Marine Link
Tuesday, June 25, 2024

Shipping Companies Take First Steps Towards Red Sea Return

Maritime Activity Reports, Inc.

December 26, 2023

© Mariusz / Adobe Stock

© Mariusz / Adobe Stock

France's CMA CGM is increasing the number of vessels travelling through the Suez Canal, it said on Tuesday, joining Maersk in returning to the area after U.S.-led efforts to prevent attacks.

The world's top shipping companies, including Maersk and Hapag-Lloyd, stopped using Red Sea routes after Yemen's Houthi militant group began targeting vessels this month, disrupting global trade through the Suez Canal.

Instead they have rerouted via southern Africa, a longer and more expensive journey. The canal is the quickest sea route between Asia and Europe.

Shipping firms are now reviewing whether it is safe to return after the United States announced a multinational maritime security initiative in the Red Sea in response to attacks on vessels by Yemen's Houthis.

CMA CGM has undertaken "an in-depth evaluation of the security landscape", it said in a statement.

"We are currently devising plans for the gradual increase in the number of vessels transiting through the Suez Canal. We are monitoring the situation constantly and we stand ready to promptly reassess and adjust our plans as needed."

German container shipping group Hapag-Lloyd will decide on Wednesday whether to resume journeys through the Red Sea, a spokesperson said.

"We will decide tomorrow how we will proceed," a Hapag-Lloyd spokesperson said on Tuesday, declining to comment further.

The company had said last week it would redirect 25 ships by the end of the year to avoid the area.

Danish-based Maersk had said on Sunday that it was preparing to resume shipping operations in the Red Sea and the Gulf of Aden, citing deployment of the U.S.-led military operation designed to ensure the safety of commerce in the area.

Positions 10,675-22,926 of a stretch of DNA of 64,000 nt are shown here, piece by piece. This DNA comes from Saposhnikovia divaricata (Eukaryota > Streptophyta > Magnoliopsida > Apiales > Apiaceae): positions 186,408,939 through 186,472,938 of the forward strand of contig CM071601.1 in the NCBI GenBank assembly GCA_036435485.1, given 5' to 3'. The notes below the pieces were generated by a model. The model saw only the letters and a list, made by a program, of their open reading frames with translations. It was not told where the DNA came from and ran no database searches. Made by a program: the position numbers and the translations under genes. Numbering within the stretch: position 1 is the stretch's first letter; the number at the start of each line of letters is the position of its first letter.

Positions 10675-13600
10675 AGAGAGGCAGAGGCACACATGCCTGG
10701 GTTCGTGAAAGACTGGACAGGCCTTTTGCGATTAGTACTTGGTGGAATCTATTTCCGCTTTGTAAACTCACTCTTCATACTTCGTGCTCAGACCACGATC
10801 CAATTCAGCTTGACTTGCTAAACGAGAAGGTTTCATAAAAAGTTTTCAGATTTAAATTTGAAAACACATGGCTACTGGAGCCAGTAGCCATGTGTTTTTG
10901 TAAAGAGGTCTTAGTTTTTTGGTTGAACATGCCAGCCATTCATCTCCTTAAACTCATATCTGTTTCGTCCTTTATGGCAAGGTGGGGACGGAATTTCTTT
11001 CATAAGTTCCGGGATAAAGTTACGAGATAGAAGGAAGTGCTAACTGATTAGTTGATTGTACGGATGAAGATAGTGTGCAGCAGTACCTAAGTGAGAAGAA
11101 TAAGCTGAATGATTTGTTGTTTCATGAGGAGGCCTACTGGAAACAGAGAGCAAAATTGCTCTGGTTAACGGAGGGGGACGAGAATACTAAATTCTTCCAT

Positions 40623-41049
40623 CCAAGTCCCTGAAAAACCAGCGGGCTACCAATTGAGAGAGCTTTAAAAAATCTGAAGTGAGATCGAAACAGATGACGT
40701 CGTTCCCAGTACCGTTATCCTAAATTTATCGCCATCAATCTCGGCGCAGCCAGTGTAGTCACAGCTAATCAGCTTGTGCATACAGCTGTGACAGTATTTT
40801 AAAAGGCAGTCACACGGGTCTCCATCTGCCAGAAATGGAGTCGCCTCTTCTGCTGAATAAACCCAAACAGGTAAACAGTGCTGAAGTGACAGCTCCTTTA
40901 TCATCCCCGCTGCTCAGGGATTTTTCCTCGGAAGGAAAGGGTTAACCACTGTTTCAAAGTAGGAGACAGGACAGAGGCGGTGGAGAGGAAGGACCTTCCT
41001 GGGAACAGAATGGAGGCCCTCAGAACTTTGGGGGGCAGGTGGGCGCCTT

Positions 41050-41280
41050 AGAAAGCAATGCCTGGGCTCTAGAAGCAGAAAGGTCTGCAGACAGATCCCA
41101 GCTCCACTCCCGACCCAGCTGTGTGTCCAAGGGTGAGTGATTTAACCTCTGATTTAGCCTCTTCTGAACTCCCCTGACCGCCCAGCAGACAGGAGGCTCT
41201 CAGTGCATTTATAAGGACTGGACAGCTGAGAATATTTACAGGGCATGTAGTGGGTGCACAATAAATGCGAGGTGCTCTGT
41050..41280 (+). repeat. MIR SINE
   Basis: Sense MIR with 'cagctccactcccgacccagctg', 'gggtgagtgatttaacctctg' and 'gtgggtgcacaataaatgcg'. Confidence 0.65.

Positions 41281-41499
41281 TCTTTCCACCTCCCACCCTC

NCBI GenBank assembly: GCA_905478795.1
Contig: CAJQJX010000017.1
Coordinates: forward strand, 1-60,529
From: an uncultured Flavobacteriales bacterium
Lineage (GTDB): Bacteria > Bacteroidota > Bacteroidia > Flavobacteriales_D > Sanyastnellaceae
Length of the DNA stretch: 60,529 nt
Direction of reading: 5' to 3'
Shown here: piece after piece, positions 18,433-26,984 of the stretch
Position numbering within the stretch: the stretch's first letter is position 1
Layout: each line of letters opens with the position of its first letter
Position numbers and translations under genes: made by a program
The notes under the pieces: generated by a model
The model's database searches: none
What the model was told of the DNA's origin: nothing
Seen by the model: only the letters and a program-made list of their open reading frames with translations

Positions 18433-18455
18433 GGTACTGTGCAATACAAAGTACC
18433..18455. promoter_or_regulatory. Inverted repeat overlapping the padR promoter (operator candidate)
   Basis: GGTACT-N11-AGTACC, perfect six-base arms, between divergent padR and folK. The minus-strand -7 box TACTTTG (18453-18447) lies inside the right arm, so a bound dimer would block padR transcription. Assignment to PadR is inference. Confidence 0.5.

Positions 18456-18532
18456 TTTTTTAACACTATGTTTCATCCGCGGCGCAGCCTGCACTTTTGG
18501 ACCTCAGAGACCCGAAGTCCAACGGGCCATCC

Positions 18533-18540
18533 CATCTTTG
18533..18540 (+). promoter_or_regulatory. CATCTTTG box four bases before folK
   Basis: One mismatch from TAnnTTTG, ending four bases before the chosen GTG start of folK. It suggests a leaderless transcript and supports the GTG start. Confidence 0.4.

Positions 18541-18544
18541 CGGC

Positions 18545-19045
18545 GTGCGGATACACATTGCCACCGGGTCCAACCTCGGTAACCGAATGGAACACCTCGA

Maersk did not immediately respond to requests for comment on Tuesday about when it would return vessels to the Suez Canal and what assistance it had received from the U.S.-led maritime force.

In a notice posted on its website on Tuesday, CMA CGM listed 28 of its vessels as being re-routed around the Cape of Good Hope, compared with 22 in a previous list published last Thursday.

CMA CGM is among container lines to have introduced surcharges due to the re-routing of vessels, adding to rising costs for sea transport since the Houthis started targeting vessels.

Mediterranean Shipping Co. said container ship United VIII was attacked while transiting the Red Sea on Tuesday. The Houthis also on Tuesday claimed to have fired missiles at the vessel, without saying it was struck.

Two explosions in the Red Sea were reported by a vessel sailing off the coast of Yemen on Tuesday, shortly after two unmanned aircraft were sighted, a British maritime authority said.

The British maritime authority said the vessel was in contact with coalition forces and that reports said the crew was safe and the vessel was continuing its voyage.

(Reuters - Reporting by Tom Sims;Additional reporting by Louise Rasmussen and Gus Trompiz;Writing by Josephine Mason and Matt Scuffham;Editing by Angus MacSwan, David Goodman and Nick Macfie)